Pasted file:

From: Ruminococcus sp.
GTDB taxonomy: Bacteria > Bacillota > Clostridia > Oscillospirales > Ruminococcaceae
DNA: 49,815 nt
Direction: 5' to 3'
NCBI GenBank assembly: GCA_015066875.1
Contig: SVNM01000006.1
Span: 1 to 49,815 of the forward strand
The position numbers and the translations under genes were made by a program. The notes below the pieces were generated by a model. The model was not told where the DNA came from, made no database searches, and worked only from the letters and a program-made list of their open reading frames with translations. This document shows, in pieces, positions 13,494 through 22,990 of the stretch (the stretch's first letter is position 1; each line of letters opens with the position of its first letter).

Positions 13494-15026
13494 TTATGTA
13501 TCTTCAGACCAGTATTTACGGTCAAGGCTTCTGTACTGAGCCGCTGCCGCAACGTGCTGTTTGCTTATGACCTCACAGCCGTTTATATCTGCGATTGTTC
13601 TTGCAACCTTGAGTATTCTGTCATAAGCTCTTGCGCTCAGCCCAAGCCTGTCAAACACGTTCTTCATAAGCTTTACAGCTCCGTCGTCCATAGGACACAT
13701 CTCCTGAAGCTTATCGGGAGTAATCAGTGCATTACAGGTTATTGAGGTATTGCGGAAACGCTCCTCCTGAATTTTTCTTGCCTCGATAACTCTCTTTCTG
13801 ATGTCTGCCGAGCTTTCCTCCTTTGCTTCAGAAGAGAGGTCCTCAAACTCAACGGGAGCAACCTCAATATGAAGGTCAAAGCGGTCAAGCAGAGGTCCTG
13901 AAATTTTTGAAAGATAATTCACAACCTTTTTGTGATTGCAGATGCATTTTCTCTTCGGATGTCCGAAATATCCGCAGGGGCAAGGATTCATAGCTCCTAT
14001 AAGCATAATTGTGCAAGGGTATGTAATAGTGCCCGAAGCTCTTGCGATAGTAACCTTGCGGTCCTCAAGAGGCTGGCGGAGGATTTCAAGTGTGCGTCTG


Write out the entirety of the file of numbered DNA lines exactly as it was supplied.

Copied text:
From: Ruminococcus sp.
GTDB taxonomy: Bacteria > Bacillota > Clostridia > Oscillospirales > Ruminococcaceae
DNA: 49,815 nt
Direction: 5' to 3'
NCBI GenBank assembly: GCA_015066875.1
Contig: SVNM01000006.1
Span: 1 to 49,815 of the forward strand
The position numbers and the translations under genes were made by a program. The notes below the pieces were generated by a model. The model was not told where the DNA came from, made no database searches, and worked only from the letters and a program-made list of their open reading frames with translations. This document shows, in pieces, positions 13,494 through 22,990 of the stretch (the stretch's first letter is position 1; each line of letters opens with the position of its first letter).

Positions 13494-15026
13494 TTATGTA
13501 TCTTCAGACCAGTATTTACGGTCAAGGCTTCTGTACTGAGCCGCTGCCGCAACGTGCTGTTTGCTTATGACCTCACAGCCGTTTATATCTGCGATTGTTC
13601 TTGCAACCTTGAGTATTCTGTCATAAGCTCTTGCGCTCAGCCCAAGCCTGTCAAACACGTTCTTCATAAGCTTTACAGCTCCGTCGTCCATAGGACACAT
13701 CTCCTGAAGCTTATCGGGAGTAATCAGTGCATTACAGGTTATTGAGGTATTGCGGAAACGCTCCTCCTGAATTTTTCTTGCCTCGATAACTCTCTTTCTG
13801 ATGTCTGCCGAGCTTTCCTCCTTTGCTTCAGAAGAGAGGTCCTCAAACTCAACGGGAGCAACCTCAATATGAAGGTCAAAGCGGTCAAGCAGAGGTCCTG
13901 AAATTTTTGAAAGATAATTCACAACCTTTTTGTGATTGCAGATGCATTTTCTCTTCGGATGTCCGAAATATCCGCAGGGGCAAGGATTCATAGCTCCTAT
14001 AAGCATAATTGTGCAAGGGTATGTAATAGTGCCCGAAGCTCTTGCGATAGTAACCTTGCGGTCCTCAAGAGGCTGGCGGAGGATTTCAAGTGTGCGTCTG